It was with a little hesitation that I started ‘Maximum City’ by Suketu Mehta for I am not much of a non-fiction lover. But, the first person narrative soon drew me in and I was deeply satisfied when I completed it.
The book starts with the longing of the author in his childhood to be back in Bombay. When he does come, he has to adjust to the Indian way of how things move. The manner in which he has described the lack of proper planning of flats offers an insight into how people are duped by the builders and the maintenance staff into paying for stopgap facilities endlessly.
Each of us would have seen many Bollywood movies where the hero comes to the city with high hopes and aspirations and triumphs in the end beating innumerable odds. There is a difference though in the lives of such people one comes across in this book. They are strange, have dreams, tire hard but reality wins ultimately. Gang lords, hit men, politicians, slum heads, police men, actors – one gets a glimpse of their routine and interesting lives in a sense that is totally different form the movies.
Many of us would have come across such characters but it needs the observation of a writer to convey how dangerous and unpredictable a life they lead in a city that cares little for its citizens but ceaselessly accepts many people like them into its fold. As one reads the interactions of the author with such people one gets a vision of Bombay that is chilling, sad and ruthless.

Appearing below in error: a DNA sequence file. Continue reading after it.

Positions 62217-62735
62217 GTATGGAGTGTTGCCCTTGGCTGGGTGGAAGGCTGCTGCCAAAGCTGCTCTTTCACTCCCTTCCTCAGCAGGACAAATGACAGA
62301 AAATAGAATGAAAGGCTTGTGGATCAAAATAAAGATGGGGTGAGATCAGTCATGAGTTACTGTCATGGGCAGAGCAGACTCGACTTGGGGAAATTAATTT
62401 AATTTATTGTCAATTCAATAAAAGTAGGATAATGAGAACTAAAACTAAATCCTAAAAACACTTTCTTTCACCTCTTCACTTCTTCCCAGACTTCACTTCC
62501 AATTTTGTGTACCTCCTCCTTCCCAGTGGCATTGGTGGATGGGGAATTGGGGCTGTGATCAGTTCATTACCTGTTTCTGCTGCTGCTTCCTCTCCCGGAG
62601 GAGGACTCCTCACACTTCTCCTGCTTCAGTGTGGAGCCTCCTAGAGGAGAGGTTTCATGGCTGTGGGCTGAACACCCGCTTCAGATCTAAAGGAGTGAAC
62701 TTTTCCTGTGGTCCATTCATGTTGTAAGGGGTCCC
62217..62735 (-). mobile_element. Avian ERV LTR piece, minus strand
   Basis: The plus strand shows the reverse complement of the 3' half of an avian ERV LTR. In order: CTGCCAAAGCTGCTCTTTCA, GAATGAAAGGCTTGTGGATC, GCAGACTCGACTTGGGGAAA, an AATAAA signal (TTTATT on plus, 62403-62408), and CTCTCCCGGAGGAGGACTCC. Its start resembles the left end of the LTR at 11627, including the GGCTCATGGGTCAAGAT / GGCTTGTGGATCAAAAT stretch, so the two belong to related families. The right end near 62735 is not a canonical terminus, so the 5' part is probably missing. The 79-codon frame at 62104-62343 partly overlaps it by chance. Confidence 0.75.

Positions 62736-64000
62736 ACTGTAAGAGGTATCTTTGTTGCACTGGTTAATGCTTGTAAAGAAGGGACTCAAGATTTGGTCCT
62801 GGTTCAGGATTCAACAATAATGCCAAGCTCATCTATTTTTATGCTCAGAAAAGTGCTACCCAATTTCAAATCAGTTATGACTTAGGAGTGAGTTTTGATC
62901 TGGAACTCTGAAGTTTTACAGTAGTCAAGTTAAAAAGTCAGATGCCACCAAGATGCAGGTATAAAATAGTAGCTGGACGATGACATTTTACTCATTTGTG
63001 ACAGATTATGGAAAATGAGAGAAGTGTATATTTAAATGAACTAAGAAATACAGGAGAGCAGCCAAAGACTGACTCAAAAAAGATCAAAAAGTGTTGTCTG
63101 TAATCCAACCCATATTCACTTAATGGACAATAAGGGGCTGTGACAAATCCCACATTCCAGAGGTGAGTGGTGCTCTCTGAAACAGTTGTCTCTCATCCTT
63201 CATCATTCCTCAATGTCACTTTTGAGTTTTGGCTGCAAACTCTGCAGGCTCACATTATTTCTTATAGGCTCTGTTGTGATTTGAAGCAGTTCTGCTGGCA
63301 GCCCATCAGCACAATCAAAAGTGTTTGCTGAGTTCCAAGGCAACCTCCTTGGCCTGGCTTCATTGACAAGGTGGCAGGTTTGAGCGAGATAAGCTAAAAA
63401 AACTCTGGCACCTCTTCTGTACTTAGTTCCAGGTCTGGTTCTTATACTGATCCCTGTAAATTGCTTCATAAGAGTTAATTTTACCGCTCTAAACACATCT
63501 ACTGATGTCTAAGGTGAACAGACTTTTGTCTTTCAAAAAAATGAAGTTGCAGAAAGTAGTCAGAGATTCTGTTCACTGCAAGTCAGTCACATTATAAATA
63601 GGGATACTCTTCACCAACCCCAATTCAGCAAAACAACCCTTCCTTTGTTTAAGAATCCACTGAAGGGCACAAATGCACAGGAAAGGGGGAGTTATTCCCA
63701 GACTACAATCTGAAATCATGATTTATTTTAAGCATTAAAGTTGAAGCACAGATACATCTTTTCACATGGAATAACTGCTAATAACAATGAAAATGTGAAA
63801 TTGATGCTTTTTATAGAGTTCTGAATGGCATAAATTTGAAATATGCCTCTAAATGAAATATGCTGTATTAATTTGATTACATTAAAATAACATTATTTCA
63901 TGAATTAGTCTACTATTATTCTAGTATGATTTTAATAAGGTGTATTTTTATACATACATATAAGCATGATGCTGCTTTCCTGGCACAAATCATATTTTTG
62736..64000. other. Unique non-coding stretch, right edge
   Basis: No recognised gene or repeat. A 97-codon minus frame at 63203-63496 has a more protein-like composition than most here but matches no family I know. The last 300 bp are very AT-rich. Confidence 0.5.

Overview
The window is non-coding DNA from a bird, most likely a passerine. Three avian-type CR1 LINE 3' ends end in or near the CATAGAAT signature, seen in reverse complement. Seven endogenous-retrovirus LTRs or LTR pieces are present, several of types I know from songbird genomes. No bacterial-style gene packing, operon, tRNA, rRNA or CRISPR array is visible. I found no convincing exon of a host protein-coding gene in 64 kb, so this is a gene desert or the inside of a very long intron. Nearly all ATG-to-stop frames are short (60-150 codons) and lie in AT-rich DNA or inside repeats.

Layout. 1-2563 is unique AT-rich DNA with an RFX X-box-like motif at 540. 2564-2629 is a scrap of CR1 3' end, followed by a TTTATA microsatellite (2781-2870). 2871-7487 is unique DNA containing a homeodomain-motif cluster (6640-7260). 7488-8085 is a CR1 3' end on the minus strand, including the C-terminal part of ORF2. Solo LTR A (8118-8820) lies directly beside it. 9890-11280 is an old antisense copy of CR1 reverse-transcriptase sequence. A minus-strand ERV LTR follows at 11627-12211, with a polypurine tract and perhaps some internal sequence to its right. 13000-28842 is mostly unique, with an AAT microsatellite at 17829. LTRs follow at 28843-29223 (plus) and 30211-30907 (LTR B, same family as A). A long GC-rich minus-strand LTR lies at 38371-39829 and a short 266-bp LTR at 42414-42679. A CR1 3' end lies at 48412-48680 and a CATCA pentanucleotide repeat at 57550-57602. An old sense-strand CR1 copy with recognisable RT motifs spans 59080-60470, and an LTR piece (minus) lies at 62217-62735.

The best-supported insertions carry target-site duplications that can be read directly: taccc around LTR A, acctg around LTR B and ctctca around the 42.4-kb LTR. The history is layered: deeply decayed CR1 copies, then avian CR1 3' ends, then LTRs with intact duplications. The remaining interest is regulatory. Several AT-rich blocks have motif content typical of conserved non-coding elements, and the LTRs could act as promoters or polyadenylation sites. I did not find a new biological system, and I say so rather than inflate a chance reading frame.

What drives the bar dancers, encounter specialists and the gang lords of the city to behave in the manner they do? How does one change gangs and give oneself up to the demands of his leader? How does a woman begin to love the attention that she gets by dancing even as yearning and hungry eyes watch? What sort of a life does she crave and long for and why does she become susceptible to fits of depression?
How does a superhero come to terms with his sudden imprisonment? How do political parties exploit the poverty and innocence of loyal and ignorant folk? What are the fears of the city’s rich even as they try to hide their wealth for fear of extortion? How do warring gang leaders manage to evade the law? What goes on in the mind of people who abandon their homes and hope to make it big in the cine field? The questions that the author has posed and tried to answer with the help of people he has met are endless…
There are passages in the book in which the human spirit triumphs and there are some in which the characters are doomed to their sorry destinies. On the whole, the book is a great read if one has some patience and interest to know about how lives are lived in India’s most populous city.